Dear Parish Faithful,
Here is a fine short summary of the meaning and placement of the Sunday of the Last Judgment during our current pre-lenten season. This is from Archbishop Kallistos Ware’s Introduction to the Lenten Triodion:
The two past Sundays spoke to us of God’s patience and limitless compassion, of His readiness to accept every sinner who returns to Him. On this third Sunday, we are powerfully reminded of a complementary truth: no one is so patient and so merciful as God, but even He does not forgive those who do not repent. The God of love is also a God of righteousness, and when Christ comes again in glory, He will come as our Judge. ‘Behold the goodness and severity of God’ (ROM. 11:22). Such is the message of Lent to each of us: turn back while there is still time, repent before the End comes. In the words of the Great Canon:
The end draws near, my soul, the end draws near;
Yet thou dost not care or make ready.
The time grows short, rise up: the Judge is at the door.
The days of our life pass swiftly, as a dream, as a flower.
This Sunday sets before us the ‘eschatological’ dimension of Lent: The Great Fast is a preparation for the Second Coming of the Saviour, for the eternal Passover in the Age to Come. (This is a theme that will be taken up in the first three days of Holy Week.) Nor is the judgment merely in the future. Here and now, each day and each hour, in hardening our hearts toward others and in failing to respond to the opportunities we are given of helping them, we are already passing judgment on ourselves.
From The Lenten Triodion,p. 45-46
What are some of the “opportunities we are given” to help others by expanding our hearts in order to embrace their needs? We just heard these “opportunities” proclaimed in the Gospel reading appointed for the Sunday of the Last Judgment (MATT. 25:31-46):
+ to give food to the hungry
+ to give drink to the thirsty
+ to welcome the stranger
+ to clothe the naked
+ to visit the sick
+ to come to those in prison
These are the acts of mercy and charity proclaimed by the glorified Son of Man that will be at the basis of our judgment when we – together with “all the nations” – will be “gathered” before Him. The glorified Son of Man is our Lord Jesus Christ. According the imagery of the parable, He will “come in His glory, and all the angels with him, then he will sit on his glorious throne.” (v. 31) As the judgment unfolds, there is a separation between the “sheep at the right hand” and “the goats at the left.” (v. 33) Our response to the “opportunities we are given” to serve Christ by serving those in need is expressed in a particularly profound manner by the Lord: “Truly, I say to you, as you did it to one of the least of these my brethren, you did it to me.” (v. 40) Repeated failure to avail ourselves of these opportunities to serve others in need has harsh consequences according to Christ: the final separation that leaves one a “goat.” Yet, the consequence is self-inflicted; and not a rigid juridical pronouncement. Is our faith acting through love (GAL. 5:6); or does our faith never develop beyond the theoretical stage? These are choices that we make based upon the gift of self-determination bestowed on us by God.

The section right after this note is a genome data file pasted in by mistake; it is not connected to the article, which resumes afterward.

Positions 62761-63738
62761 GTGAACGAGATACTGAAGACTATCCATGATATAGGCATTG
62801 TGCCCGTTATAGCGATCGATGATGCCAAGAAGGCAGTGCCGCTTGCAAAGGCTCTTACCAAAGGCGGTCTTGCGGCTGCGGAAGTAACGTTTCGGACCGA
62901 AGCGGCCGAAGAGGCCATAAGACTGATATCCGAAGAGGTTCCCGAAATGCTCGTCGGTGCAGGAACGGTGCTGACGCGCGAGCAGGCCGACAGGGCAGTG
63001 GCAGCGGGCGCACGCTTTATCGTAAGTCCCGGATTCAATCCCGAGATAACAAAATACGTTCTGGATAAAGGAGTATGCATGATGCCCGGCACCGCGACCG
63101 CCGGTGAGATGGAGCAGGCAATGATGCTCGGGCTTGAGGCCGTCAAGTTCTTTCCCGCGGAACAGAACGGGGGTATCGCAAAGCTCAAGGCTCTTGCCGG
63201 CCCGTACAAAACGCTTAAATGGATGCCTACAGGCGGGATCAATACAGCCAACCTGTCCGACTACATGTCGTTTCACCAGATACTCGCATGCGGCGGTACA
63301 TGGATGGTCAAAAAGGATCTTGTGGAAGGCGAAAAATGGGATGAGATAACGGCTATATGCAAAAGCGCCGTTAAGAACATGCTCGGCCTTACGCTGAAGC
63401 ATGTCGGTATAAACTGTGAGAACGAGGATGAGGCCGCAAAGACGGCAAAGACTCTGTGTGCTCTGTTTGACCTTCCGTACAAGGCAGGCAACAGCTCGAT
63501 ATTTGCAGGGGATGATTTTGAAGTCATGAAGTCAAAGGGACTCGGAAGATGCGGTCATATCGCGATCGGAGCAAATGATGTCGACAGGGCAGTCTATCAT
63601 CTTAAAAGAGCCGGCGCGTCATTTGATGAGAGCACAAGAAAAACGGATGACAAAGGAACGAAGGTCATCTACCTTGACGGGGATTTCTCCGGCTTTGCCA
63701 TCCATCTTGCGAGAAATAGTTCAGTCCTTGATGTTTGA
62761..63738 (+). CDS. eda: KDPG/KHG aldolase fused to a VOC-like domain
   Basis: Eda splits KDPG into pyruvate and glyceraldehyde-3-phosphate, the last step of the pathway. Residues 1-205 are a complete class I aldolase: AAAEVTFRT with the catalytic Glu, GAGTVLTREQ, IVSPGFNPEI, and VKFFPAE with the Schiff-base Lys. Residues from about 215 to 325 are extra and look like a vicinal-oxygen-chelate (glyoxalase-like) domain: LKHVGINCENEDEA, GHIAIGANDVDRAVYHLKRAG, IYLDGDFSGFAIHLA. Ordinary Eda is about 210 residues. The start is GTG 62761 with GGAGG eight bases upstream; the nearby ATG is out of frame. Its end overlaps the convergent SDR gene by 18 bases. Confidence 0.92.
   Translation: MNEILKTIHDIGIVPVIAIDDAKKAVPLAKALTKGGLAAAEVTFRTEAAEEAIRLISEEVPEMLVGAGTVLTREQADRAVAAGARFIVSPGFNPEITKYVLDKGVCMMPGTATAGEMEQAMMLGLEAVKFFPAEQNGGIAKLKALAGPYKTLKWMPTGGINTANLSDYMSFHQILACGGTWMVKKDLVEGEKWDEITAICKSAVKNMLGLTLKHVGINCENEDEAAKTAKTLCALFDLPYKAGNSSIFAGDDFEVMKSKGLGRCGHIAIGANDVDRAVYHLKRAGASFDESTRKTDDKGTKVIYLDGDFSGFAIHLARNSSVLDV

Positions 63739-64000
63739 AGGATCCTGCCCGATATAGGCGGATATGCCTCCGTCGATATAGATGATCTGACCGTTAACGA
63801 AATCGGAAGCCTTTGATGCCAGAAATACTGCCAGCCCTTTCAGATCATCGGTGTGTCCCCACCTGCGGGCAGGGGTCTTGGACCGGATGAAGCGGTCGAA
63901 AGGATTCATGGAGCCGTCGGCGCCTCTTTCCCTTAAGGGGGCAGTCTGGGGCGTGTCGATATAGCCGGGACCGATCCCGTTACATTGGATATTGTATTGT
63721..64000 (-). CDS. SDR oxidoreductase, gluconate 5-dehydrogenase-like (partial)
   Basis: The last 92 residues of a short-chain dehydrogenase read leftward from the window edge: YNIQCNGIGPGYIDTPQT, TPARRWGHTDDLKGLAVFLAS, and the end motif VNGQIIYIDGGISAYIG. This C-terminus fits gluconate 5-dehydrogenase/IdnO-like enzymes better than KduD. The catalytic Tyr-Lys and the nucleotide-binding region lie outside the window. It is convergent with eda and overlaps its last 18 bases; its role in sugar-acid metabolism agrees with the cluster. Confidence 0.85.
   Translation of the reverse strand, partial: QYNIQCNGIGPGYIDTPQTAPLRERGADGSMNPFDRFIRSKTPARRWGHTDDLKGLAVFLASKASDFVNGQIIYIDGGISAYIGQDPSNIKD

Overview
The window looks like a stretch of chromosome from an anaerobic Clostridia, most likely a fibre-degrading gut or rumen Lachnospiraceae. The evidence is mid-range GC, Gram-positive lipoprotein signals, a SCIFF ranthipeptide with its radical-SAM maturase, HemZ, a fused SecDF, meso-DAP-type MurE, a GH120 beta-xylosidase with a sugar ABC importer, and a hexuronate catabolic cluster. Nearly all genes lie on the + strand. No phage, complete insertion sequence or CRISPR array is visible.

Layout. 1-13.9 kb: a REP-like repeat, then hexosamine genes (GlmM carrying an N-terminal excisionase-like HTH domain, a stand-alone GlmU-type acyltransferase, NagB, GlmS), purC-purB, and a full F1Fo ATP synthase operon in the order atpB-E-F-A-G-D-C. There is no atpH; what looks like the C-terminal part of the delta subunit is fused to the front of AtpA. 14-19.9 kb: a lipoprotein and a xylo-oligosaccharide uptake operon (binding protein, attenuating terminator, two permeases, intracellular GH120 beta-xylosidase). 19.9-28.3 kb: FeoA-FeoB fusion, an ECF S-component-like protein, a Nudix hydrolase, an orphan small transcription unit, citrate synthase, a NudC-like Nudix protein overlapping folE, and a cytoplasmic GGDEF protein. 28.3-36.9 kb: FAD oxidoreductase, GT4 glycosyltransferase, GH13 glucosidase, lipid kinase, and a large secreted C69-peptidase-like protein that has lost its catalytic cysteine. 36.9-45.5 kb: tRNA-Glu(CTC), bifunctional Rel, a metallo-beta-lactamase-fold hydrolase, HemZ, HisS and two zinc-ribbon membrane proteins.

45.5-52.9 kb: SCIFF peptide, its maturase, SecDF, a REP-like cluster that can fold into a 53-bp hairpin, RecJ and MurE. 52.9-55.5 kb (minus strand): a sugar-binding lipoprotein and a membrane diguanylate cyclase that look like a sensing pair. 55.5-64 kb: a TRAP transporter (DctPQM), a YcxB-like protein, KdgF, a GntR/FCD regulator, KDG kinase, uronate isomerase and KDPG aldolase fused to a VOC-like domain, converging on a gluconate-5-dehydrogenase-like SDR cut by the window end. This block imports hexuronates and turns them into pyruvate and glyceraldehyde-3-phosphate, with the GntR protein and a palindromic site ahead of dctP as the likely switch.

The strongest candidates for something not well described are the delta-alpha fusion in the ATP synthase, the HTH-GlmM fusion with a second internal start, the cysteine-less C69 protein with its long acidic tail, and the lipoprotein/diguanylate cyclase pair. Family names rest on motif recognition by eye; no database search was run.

Various possibilities arise that present these opportunities to serve others. One such possibility exists through our parish ministries. To minister is to serve; and that is the basic meaning and goal of all parish ministries. As our collective consciousness to embody the Gospel beyond the boundaries of the parish has developed through the years, so have those parish ministries that are directed to the assistance of others expanded accordingly. Those ministries that are directly connected to the teachings of Christ in MATT. 25:31-46 will include the following:
+ a food and beverage pantry that feeds local residents in need
+ financial sponsorship of an orphan that feeds, clothes and educates her
+ parish mission teams to the Hogar in Guatemala to work and support the children
+ the possibility of visiting those in hospitals
+ a prison ministry that includes visiting prisoners, preparing food items, etc.
+ providing Christmas gifts for poor and needy families, concentrating on children
+ a “Lazarus basket” in the Fall that helps fund some of the above
The inevitable questions then arises for every member of our parish: to what extent do we participate, support and embrace these ministries? Are these ministries a part of our Christian stewardship of time, talent and treasure? Is our heart “in it,”or “out of it?” How do we coordinate the teaching of the Gospels – heard at every Liturgy – within our life as lived out as a member of a concrete parish? Does my self-absorption minimize my care for the “other?” Do I truly believe that I will be judged as Christ declares in the parable?
Perhaps these very questions can form the basis for a “preparation for Confession” during Great Lent. We usually find ourselves examining how well we fasted or failed to fast during Great Lent. Yet, in addition to prayer and fasting, almsgiving/charity is essential for a holistic embodiment of an “evangelical” – i.e. Gospel-based – way of life. Perhaps such self-examination will prepare us for the ultimate examination before the Son of Man, when everything will be revealed in absolute clarity.
But, Savior who alone lovest mankind, King of the ages, before the end comes, turn me back through repentance and have mercy on me.
(Vespers of the Sunday of the Last Judment)